network to represent what a shareholder is

Shareholder definition

A shareholder is someone who owns a share of a company. A share represents a slice of ownership of a company, articulated as a financial value.

It is possible for a company to have just one shareholder, as is the case for many small private companies. However, companies listed on the stock market will have a large number of shareholders. There is no limit to the number of shares and therefore shareholders that a company can have.

What is a shareholder’s role?

The shareholders are the owners of the company. They are also investors in the company and will have an interest in how well the company is performing. Shareholders vote on company matters such as the appointment of the directors.

In a limited company (both private and public) there is a separation between the company and its shareholders. A limited company is viewed as an entity in its own right. This means that the shareholders are not personally liable for a company’s debts.

How to become a shareholder

Anyone who is aged 18 or over can open an account with a stockbroker and buy shares. Assuming they have not been legally banned from doing so.

To become a shareholder, you have to buy a share (or shares) by paying the purchase price for them. For public companies listed on the stock market this is typically done through an online stockbroker.

By buying shares you aren’t necessarily giving the company money. When you buy shares publicly traded on the stock market you are typically buying an existing share. This means someone owned the share previously and the company has already received payment for the share at the price they issued it for originally.

However, there are occasions where there may be an opportunity to buy new shares. This occurs when a company lists their shares on the stock market for the first time or when they issue new shares. This could be to new shareholders or existing shareholders.

The difference between shareholders and directors

There is a key difference between shareholders and directors. A shareholder owns a stake in the company through buying shares. Shareholders are not usually be actively involved in running the business.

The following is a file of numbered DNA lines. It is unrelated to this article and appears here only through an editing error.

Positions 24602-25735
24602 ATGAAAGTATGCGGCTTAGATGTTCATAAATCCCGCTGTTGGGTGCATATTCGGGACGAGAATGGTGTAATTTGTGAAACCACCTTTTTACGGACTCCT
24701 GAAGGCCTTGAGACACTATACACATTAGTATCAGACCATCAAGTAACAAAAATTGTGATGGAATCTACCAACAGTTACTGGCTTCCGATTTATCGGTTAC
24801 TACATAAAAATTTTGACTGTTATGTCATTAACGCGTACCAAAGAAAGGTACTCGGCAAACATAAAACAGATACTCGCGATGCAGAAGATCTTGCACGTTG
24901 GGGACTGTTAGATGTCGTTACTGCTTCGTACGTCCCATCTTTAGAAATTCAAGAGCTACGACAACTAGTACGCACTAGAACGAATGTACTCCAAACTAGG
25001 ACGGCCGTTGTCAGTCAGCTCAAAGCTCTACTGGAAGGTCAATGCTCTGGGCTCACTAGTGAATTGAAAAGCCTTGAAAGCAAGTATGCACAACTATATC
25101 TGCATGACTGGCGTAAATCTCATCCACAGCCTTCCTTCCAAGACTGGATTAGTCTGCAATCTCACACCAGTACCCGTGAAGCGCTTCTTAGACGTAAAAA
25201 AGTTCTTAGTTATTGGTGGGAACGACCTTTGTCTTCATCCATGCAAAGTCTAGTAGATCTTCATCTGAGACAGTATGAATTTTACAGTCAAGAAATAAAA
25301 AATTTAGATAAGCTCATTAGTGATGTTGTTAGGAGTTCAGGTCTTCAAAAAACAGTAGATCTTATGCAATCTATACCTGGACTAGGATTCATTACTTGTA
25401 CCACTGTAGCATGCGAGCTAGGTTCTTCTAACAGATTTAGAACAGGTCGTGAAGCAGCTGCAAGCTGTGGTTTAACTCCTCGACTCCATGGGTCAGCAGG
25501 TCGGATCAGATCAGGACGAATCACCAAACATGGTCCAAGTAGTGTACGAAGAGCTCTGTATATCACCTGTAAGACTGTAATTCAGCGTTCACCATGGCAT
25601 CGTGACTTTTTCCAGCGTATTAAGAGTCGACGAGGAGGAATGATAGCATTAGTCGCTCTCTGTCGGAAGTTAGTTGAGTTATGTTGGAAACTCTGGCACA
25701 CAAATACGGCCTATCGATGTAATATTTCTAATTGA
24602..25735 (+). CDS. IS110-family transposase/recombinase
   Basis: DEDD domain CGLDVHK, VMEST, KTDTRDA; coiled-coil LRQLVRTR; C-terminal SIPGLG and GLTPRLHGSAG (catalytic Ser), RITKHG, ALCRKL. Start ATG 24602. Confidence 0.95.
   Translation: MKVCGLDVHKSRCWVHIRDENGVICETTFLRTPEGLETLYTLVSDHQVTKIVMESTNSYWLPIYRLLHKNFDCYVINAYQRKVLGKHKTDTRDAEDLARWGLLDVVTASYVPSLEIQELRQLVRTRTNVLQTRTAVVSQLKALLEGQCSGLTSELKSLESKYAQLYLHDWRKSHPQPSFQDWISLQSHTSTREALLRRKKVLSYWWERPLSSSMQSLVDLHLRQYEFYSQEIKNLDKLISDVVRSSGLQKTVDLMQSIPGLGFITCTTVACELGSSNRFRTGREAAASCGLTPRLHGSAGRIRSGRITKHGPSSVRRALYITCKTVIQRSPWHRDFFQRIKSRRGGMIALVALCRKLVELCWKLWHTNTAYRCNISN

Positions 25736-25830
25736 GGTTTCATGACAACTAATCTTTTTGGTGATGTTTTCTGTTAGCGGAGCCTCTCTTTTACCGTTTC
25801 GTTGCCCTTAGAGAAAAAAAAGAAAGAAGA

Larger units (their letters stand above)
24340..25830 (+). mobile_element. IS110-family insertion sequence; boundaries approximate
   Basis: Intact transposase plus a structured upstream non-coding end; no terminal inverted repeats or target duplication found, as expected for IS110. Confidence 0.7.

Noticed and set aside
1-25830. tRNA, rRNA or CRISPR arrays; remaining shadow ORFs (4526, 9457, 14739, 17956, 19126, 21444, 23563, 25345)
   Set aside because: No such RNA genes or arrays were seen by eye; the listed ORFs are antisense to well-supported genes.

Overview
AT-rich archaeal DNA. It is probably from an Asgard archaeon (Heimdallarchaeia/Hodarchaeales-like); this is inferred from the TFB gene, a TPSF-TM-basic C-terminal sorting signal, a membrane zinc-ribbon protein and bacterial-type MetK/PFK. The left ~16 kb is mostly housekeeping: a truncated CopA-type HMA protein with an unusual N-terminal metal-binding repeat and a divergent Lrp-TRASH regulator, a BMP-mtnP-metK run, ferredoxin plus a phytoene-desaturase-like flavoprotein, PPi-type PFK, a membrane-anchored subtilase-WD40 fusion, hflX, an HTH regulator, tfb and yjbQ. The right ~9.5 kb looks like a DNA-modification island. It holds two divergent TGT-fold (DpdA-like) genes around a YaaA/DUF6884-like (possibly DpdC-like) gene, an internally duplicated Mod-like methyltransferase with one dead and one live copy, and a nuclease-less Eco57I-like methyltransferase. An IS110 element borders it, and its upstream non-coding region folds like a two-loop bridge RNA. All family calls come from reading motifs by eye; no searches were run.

The shareholders appoint the company directors to manage the business day-to-day. The role of the company’s directors is to deliver success for the company and ultimately generate a return for shareholders. There is no legal obligation on the directors to maximise shareholder return. However, they may expect to be removed from their role by the shareholders if this is not achieved.

However, a director can also own shares and therefore be a shareholder too. For a lot of very small, private companies the directors and shareholders will often be the same people.

Shareholder rights

There are certain general rights that come with being a shareholder of a company. Shareholders will usually have voting rights attached. These allow the shareholder to vote on matters such as who the directors are. Shareholders can also attend a company’s annual meeting where they can expect to be briefed on the company’s performance and plans.

A key right shareholders have is the right to receive dividends. For some investors it is this right that is likely to incentivise them to buy shares in the first place. Company’s use dividends to disperse their annual profits to the shareholders. However, it is important to note that not all companies will pay dividends. Dividends are determined by the company’s board of directors.

Read our guide that explains investing for dividends in more depth.

Why do people become shareholders?

People buy shares as an investment which they hope will provide a return in one of two ways.

They may believe the price of the share will rise in value over time as a result of the company doing well. This would then allow them to eventually sell the share at a higher price than they paid for it. Therefore, they would profit from the difference in price.

Alternatively, people buy a share because of the income potential it provides through paying dividends. The value of the dividend received will vary by company and be relative to the number of shares owned.

Keeping it simple – what is a shareholder

A share represents a slice of ownership of a company, articulated as a financial value. A shareholder is someone who owns a share. Shareholders are therefore the owners of the company. Shares of public companies are bought and sold on the stock market.


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